The Ultimate Guide to Weightlifting at the 2016 Rio Olympics

2016 Rio Olympic Weightlifting

Olympic weightlifting has skyrocketed in popularity over the past few years. And while it’s easy to get caught up in debating exactly why the spike in interest has occurred – social media exposure, CrossFit, some historic performances and personalities – this summer will see the culmination of four years of anticipation. Who will reign as Olympic Champions for another four-year cycle? Can Ilya Ilin join a handful of athletes and secure his third consecutive Olympic medal (but this time in another weight class)? And will he dance while he does it? Can the United States earn any spot for their men’s team between now and August?

We don’t have answers to these questions (yet), but we do have the need-to-know info regarding qualification, venues, and the important details for the event itself. We’ll be updating this page regularly until and through the 2016 Rio Olympics. If you’re planning on watching weightlifting’s biggest event, familiarize or refresh yourself with the basics below.

Who Is Competing?

This summer, around 260 male and female athletes will compete for medals across 15 different weight classes (eight for men, seven for women). The IWF has yet to release their full list of qualified and attending athletes and likely won’t until between the last qualification event (schedule below) and the Games themselves.

How Are Medals Awarded?

Unlike the IWF World Championship competitions, where athletes can earn medals in the snatch, clean & jerk, AND total, the International Olympic Committee only awards medals for the total. The only numbers that ultimately matter are the amount of weight lifted in the snatch + clean & jerk, along with the bodyweight athletes complete these at. As in most weightlifting competitions, if two athletes in the same weight class lift the same total amount of weight, the athlete at a lighter body weight ranks higher.

At the Olympics, it’s entirely possible – and not that uncommon – for an athlete to snatch the heaviest in their weight class and then bomb the clean & jerk, which means they walk away with nothing.

If an athlete bombs out of the snatch by missing all three of their attempts, they are out of the competition and don’t return for the clean & jerk. At normal World Championships, bombing the snatch doesn’t knock someone out of competition fully, as they can still compete for medals in the clean & jerk.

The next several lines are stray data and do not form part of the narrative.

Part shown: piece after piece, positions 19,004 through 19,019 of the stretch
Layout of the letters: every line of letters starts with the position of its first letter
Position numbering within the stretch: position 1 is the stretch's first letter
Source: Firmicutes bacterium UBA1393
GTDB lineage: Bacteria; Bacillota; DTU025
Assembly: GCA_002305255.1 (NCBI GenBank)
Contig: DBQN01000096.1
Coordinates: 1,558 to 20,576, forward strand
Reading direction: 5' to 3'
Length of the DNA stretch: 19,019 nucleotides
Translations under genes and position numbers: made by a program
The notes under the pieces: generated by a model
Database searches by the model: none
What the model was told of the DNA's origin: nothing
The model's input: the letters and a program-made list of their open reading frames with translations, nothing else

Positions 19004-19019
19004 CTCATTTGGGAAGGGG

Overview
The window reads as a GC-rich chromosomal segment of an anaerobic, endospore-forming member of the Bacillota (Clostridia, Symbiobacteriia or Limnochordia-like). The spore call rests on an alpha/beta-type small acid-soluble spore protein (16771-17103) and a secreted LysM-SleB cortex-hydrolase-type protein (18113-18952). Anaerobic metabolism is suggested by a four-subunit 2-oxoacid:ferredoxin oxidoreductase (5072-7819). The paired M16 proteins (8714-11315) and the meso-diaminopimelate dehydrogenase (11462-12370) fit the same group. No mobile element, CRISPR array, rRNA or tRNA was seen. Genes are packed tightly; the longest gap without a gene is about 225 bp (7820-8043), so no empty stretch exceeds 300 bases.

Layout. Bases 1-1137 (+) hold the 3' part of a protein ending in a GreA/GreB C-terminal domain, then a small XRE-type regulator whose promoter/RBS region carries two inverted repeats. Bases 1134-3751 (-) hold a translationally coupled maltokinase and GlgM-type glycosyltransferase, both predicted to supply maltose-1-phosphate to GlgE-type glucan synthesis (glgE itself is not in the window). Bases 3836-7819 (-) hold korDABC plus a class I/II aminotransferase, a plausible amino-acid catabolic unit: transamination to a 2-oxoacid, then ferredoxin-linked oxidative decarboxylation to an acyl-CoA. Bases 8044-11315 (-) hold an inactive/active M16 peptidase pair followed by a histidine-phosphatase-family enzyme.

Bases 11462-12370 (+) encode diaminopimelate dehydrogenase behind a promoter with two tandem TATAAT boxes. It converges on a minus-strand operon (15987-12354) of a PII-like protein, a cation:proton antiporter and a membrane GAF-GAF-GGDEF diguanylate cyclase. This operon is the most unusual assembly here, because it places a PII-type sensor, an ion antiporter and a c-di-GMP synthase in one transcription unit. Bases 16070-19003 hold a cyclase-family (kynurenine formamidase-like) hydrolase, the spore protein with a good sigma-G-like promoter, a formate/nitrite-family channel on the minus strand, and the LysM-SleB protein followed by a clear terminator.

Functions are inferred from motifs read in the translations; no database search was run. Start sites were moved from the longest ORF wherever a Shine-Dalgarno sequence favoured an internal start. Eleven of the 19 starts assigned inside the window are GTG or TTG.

When and Where Is Olympic Weightlifting Held?

The Olympic Games themselves run from August 5th through August 16th, with weightlifting itself occurring from the 6th to the 16th.

This year, all Olympic weightlifting events are scheduled to be held at Riocentro’s second pavilion. The same venue will be used for the Paralympic Powerlifting competitions held between September 7th and 18th.

NBC broadcasts the Olympic Games in the United States, but they haven’t released their airing schedule for Olympic events. Check back here as that information becomes available.

How Do Weightlifters Qualify?

If you’ve got 30 minutes and want to learn as much about Olympic weightlifting qualification as there is to know, the International Weightlifting Federation (IWF) has put together the perfect resource. It’s in-depth document on the IWF’s qualification system, including a handy timeline on the last page.

Want a quicker rundown? The IWF has also put together a flashy and very Rio-themed PowerPoint presentation summarizing the major points.

What Are the Important Dates in Weightlifting Qualification?

Here’s the IWF competition calendar, including Continental Championships and the two remaining IWF Grand Prix competitions for 2016:

  • March 18-20, 6th Russian Federation President’s Cup – Kazan, Russia
  • April 8-16, European Championships – Forde, Norway
  • April 22-30, Asian Championships – Tashkent, Uzbekistan
  • May 7-13, African Championships – Yaounde, Cameroon
  • May 30-June 1, 1st International Fajr Cup – Teheran, Iran
  • June 4-11, Pan-American Championships – Barrangquilla, Colombia [aka the USA’s last chance to gain enough points to qualify individuals]
  • August 5-16, Olympic Games – Rio de Janeiro, Brazil

Where Can I Learn More?

Olympic weightlifting sometimes gets the short straw as far as Olympic events, and as far as viewership, it doesn’t come close to competing with things like artistic gymnastics, basketball, or the 100 meter sprint. But interest is generally increasing, and the official Rio Olympics weightlifting portal has done a solid job rounding up some of the basic information (though it’s more of a primer for folks who are completely new to the sport and aren’t sure what’s going on).

I Need More Weightlifting to Tide Me Over

Never fear, we’ve got you covered. Check out our latest coverage and highlights of strong, fast, flexible people doing strong, fast, flexible weightlifting things.